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Robert Christy, comp.  Proverbs, Maxims and Phrases of All Ages.  1887.
 
Knave, Knavery
 
A knave discovered is a great fool.  1
An old knave is no babe.  2
An open knave is a great fool.  3
Better kiss a knave than be troubled with him.  4
Better the sensible knave than the fool.  Bolingbroke.  5
Cool weather and knaves come out of the north.  6
Early waster—long knave.  7
Every one is glad to see a knave caught in his own trap.  8
For an honest man half his wits are enough; the whole is too little for a knave.  Italian.  9
He hath a cloak for his knavery.  10
He is doubly sinful who congratulates a successful knave.  Publius Syrus.  11
He is no small knave that knows a great one.  Danish.  12
He who knows a knave makes no bid for him.  Danish.  13
It is a bad thing to be a knave, but worse to be known for one.  Italian.  14
It is as hard to please a knave as a knight.  15
Knavery without luck is the worst trade in the world.  16
Knavery’s plain face is never seen till used.  17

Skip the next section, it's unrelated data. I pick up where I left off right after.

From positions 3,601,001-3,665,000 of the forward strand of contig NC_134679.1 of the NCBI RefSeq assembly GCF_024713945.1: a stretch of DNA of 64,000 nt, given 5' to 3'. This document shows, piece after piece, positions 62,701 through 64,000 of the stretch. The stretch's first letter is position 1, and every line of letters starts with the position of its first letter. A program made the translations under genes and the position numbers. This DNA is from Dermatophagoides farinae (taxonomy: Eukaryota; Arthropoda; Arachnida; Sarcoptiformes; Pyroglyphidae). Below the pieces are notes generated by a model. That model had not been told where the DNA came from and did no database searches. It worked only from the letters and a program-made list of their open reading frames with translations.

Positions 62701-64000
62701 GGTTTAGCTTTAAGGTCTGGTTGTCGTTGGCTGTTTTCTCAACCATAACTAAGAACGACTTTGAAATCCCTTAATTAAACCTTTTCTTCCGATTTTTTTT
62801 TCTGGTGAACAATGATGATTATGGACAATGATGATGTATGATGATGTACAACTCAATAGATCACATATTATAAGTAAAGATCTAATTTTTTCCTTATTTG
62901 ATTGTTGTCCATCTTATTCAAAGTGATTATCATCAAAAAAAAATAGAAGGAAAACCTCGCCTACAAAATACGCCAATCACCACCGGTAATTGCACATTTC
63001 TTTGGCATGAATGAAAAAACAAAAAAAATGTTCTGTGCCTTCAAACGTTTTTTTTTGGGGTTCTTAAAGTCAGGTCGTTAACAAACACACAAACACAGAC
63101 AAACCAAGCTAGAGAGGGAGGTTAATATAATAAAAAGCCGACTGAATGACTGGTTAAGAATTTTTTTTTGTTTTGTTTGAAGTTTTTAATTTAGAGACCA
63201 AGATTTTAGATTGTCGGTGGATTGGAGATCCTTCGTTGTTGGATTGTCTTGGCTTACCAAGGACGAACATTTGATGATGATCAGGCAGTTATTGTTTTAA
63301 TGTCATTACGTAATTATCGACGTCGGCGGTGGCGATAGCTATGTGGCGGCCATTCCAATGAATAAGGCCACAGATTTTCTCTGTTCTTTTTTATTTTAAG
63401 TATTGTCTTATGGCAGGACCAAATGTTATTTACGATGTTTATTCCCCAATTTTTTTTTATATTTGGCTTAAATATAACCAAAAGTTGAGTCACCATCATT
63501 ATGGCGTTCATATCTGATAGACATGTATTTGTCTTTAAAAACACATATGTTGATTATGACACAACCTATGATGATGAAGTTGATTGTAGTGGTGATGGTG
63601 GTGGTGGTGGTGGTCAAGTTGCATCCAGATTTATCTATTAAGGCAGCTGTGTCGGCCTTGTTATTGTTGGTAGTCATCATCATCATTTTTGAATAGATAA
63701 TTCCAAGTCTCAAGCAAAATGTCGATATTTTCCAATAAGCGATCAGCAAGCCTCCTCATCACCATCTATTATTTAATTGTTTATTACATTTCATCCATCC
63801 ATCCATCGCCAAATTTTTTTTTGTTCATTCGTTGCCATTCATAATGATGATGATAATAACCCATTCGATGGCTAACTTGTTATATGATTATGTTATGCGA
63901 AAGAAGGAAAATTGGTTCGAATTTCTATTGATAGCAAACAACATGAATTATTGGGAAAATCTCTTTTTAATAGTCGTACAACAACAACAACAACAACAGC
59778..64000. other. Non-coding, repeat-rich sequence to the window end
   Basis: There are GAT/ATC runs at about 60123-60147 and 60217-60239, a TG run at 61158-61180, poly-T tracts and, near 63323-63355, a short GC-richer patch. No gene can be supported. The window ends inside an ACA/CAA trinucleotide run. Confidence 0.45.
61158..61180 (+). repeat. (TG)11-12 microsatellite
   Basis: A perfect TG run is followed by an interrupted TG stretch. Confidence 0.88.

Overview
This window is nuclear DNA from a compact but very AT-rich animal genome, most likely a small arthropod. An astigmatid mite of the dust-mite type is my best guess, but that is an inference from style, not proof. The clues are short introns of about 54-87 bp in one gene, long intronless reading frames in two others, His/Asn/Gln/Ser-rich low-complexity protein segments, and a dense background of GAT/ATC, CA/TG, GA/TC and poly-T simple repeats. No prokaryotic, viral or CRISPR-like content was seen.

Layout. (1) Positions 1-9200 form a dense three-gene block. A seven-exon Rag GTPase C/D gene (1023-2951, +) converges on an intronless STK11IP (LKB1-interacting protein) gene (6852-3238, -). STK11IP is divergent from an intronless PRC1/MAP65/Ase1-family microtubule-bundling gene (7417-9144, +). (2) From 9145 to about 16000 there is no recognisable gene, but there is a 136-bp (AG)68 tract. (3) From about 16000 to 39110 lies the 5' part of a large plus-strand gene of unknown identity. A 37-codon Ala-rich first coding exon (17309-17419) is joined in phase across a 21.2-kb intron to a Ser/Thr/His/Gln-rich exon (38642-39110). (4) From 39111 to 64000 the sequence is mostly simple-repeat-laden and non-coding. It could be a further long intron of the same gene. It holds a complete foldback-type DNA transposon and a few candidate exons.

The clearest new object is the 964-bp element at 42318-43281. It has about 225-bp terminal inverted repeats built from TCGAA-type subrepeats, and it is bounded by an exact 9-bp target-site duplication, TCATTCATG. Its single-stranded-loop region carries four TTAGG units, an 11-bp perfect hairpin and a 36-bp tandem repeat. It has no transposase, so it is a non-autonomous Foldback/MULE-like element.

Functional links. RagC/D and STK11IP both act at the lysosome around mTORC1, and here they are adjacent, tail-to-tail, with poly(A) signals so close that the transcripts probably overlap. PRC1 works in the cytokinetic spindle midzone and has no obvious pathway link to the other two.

Knaves are in such repute that honest men are accounted fools.  18
Knaves imagine nothing can be done without knavery.  19
Knaves will thrive when honest plainness knows not how to live.  Shirley.  20
More knave than fool.  21
No more mortar, no more brick; a cunning knave has a cunning trick.  22
Nobody so like an honest man as an arrant knave.  23
None better guard against a cheat, than he who is a knave complete.  Martial.  24
Once a knave, always a knave.  25
One knavery is met by another.  Spanish.  26
One piece of knavery begets another.  Terence.  27
Sly knavery is too hard for honest wisdom.  28
The hatred of knaves is preferable to their company.  Latin.  29
The knave and fool are their own libellers.  Pope.  30
The more knave, the better luck.  Danish.  31
When knaves fall out, honest men come by their own.  32
With a fool and a knave there is no conclusion.  33
With art and knavery we live through half a year; with knavery and art we live through the other half.  Italian.  34
 
 
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